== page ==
This past Wednesday afternoon, when I stood in front of the coffin at the Levaye (funeral) I said the following words:


I remember like today, the first time we met ten years ago at the Chanuka Party in Luzern. I remember the eternal smile on your face.

I’ll tell you the truth, in the beginning of our relationship I was sure that because of the ‘tzores’ and problems you went through, you might have lost a bit of your sanity. How can a person be alone without a partner, without children, and all this with a body which is half paralyzed and almost completely blind!!??

Therefore I decided that I must help you. And so, almost every Wednesday we would meet either at your home, or at the Chabad Center in Zug, for a Torah class, a cup of coffee and to put on the Tefillin. In the beginning I came with all my best intentions to help and to give you of my time. However, very soon, I learned that it is you who is giving me of his time no less, and maybe even much more…

In our meetings I realized that you are much more sane than many other people who have many things in their lives, which you have not merited to have. And I wanted to learn from you how you did it?

True, I only got to know you in the last ten of your 63 years, but I learned so much from you.

I learned from you how to strongly believe in G-d. I learned from you to be truly happy with life.

When you asked me to buy you Tefillin about 5 years ago, and then every time we met thereafter, when I saw you putting them on and davening (praying), I learned another important thing from you – praying with Kavana (true intention), out of sincere belief that G-d is listening to every word which you are saying to Him.

It is no wonder that people loved to simply be around you. Your warmth, happiness, wisdom and belief together with your unbelievable memory, gave everyone a desire to socialize with you again and again.

Even though you had all the reasons in the world to think only about yourself, you never stopped helping and worrying about others.

If we needed a tenth for the Minyan, you were there immediately. If we needed a good electrician to fix something, you right away found me someone. Whenever or whatever you only could, you were there to help.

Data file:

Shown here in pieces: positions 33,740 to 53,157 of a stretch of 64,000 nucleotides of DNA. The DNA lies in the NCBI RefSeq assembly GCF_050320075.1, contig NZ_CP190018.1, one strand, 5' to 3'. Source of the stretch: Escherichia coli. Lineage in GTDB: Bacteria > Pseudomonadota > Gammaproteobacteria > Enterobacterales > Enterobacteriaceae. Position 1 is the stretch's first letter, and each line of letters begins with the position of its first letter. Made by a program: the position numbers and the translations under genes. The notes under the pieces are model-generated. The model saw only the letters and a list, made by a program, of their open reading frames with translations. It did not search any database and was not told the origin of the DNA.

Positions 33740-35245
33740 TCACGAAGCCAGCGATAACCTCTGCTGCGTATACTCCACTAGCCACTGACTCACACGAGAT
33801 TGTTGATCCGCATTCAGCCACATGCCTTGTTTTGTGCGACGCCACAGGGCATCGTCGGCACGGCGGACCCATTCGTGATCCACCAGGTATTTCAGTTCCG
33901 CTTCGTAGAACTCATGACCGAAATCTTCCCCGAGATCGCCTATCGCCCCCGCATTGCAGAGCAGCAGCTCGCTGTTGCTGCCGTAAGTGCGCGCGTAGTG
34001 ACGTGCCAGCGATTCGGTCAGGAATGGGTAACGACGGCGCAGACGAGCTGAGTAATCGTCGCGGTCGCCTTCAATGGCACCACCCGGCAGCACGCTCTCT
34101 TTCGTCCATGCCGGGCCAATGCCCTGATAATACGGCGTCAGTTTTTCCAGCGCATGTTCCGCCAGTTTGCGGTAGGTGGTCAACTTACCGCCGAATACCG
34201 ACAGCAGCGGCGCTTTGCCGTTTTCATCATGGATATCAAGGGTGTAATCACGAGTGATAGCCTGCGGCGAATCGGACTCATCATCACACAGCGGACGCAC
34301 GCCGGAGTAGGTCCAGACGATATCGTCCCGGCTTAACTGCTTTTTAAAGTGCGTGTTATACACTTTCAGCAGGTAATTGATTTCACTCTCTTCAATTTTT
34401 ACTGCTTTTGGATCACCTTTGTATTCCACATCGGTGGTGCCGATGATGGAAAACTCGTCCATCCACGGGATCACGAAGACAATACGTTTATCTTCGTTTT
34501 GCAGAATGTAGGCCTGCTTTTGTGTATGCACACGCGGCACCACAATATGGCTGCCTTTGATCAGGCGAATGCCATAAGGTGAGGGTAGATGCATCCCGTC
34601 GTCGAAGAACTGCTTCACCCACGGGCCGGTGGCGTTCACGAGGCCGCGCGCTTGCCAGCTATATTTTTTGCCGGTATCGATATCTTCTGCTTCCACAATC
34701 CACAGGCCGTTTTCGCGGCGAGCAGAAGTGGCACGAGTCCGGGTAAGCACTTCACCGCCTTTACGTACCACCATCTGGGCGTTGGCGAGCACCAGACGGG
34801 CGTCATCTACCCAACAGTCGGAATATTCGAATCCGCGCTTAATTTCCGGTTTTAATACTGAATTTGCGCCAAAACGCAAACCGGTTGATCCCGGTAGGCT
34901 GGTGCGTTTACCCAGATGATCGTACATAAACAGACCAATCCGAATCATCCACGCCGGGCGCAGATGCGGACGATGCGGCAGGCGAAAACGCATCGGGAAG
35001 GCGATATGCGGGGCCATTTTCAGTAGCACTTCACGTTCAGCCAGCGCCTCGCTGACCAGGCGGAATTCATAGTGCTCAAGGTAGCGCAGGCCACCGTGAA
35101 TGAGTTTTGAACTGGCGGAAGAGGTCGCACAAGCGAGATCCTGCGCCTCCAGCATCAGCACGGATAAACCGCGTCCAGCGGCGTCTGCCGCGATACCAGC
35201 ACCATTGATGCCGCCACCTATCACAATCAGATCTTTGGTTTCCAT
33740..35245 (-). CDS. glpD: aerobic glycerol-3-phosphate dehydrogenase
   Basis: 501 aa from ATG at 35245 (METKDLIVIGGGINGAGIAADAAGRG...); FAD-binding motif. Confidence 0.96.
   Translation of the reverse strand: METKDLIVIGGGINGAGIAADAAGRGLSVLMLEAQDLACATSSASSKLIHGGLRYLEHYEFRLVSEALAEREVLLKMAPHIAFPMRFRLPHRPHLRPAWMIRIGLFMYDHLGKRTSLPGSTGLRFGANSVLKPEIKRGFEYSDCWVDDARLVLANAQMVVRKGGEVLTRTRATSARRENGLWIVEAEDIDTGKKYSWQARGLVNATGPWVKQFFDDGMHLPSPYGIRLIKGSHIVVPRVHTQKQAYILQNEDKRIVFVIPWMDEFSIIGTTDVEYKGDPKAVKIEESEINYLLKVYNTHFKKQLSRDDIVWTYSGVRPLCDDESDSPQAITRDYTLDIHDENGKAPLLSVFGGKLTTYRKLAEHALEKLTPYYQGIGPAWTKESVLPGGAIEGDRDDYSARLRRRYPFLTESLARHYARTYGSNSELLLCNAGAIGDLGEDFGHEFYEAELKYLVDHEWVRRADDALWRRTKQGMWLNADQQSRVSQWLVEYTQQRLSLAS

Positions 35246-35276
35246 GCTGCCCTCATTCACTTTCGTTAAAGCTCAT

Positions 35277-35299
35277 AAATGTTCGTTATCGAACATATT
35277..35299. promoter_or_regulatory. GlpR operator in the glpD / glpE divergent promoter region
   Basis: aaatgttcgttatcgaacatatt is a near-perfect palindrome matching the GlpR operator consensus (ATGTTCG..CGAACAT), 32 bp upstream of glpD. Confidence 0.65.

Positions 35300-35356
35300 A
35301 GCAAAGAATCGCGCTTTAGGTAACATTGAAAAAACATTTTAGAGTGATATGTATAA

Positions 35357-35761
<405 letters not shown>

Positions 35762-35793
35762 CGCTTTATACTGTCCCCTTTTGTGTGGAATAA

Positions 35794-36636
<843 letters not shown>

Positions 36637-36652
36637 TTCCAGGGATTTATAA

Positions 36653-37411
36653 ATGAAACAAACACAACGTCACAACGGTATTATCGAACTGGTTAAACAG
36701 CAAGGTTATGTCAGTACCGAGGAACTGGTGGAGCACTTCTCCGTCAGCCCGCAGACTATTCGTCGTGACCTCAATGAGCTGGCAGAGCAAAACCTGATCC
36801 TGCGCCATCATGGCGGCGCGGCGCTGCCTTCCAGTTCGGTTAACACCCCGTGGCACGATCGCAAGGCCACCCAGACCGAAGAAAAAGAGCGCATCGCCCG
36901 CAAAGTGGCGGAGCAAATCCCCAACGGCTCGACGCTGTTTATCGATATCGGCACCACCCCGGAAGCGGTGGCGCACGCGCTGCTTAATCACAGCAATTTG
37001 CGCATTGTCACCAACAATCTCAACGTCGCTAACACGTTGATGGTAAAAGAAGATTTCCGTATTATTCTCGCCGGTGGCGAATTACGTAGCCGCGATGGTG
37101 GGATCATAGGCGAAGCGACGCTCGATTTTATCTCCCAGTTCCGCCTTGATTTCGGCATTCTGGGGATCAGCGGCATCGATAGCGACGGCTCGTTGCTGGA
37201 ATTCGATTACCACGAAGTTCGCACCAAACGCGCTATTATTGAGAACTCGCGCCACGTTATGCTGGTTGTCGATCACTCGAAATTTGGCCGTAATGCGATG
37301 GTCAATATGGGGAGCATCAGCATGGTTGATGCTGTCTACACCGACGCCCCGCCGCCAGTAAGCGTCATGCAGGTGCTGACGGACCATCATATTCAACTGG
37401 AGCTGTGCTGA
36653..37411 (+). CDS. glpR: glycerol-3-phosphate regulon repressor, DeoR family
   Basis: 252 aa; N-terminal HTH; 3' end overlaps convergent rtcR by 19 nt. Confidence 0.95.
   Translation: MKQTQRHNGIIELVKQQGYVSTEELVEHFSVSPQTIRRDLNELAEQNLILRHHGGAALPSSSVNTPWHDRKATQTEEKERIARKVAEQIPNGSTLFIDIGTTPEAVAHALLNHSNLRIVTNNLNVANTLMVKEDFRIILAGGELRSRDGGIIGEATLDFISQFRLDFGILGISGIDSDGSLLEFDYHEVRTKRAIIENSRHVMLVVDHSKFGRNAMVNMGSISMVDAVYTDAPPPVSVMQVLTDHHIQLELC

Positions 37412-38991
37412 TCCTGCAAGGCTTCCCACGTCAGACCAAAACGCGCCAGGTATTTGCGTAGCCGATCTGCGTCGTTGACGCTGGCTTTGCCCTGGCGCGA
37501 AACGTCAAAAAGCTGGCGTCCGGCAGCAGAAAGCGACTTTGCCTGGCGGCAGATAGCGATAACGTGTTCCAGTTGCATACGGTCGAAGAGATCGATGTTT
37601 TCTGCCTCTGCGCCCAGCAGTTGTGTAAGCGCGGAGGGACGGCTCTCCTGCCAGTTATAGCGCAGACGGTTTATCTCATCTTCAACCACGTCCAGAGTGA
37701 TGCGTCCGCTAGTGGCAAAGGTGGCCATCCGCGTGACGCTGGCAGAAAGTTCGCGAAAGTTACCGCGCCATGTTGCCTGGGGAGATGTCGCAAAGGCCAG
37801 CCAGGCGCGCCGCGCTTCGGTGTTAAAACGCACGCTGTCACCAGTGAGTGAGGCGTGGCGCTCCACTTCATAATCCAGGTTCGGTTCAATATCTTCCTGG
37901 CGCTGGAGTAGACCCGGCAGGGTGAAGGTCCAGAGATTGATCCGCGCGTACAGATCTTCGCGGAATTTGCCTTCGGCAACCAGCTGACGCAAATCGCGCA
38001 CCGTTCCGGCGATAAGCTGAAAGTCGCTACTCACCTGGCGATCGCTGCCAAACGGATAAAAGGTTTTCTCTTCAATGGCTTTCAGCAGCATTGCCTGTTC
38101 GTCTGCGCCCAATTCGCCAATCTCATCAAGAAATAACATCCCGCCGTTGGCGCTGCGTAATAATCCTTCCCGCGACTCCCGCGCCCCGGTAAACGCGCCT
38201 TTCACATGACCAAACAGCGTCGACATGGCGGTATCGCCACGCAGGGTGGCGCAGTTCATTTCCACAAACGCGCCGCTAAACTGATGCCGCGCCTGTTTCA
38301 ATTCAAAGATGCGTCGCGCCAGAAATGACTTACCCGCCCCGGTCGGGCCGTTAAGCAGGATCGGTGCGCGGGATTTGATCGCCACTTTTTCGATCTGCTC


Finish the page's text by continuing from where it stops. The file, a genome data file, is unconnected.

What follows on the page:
Before every Jewish holiday, you sent us flowers, and at every family Simcha, you celebrated with us like a family member.

Reuven, you always used to tell me:”I might be alone, but I’m not lonely, because I have good friends”. It’s a pity you cannot see all your friends who have gathered here together and miss you so.

With G-d’s help, I promise you, we will find a way to eternize your name!

I’m asking you, in the name of all of us, if ever we have hurt you or not treated you with the proper respect, please forgive us.

Indeed, you did not leave any children who could say Kaddish, but I have organized for someone to say Kaddish for you every day in the first year, as well as each year on your Yahrtzeit, which we will never forget – the second day of Rosh Hashana.

Shabbat Shalom!

Raymond Jones – his Jewish name: Reuven ben Gedalya and Leah haKohen
was born in the year 1948


Comments on: I Miss You, Raymond!

Doris Etsionz wrote...

I am deeply touched by this story and you made really lots of Mitzwoth for your friend Raymond s.l. That he passed away 2nd day of Rosh HaShana reminded me that my father s.l. passed away the 2nd day of Shawuot and my mother s.l. the 2nd day of Sukkot.

Nur of Simches!
Gmar Chatima Tova
Doris Etsiony

Felsher wrote...

Thank you from a world away about Ratmond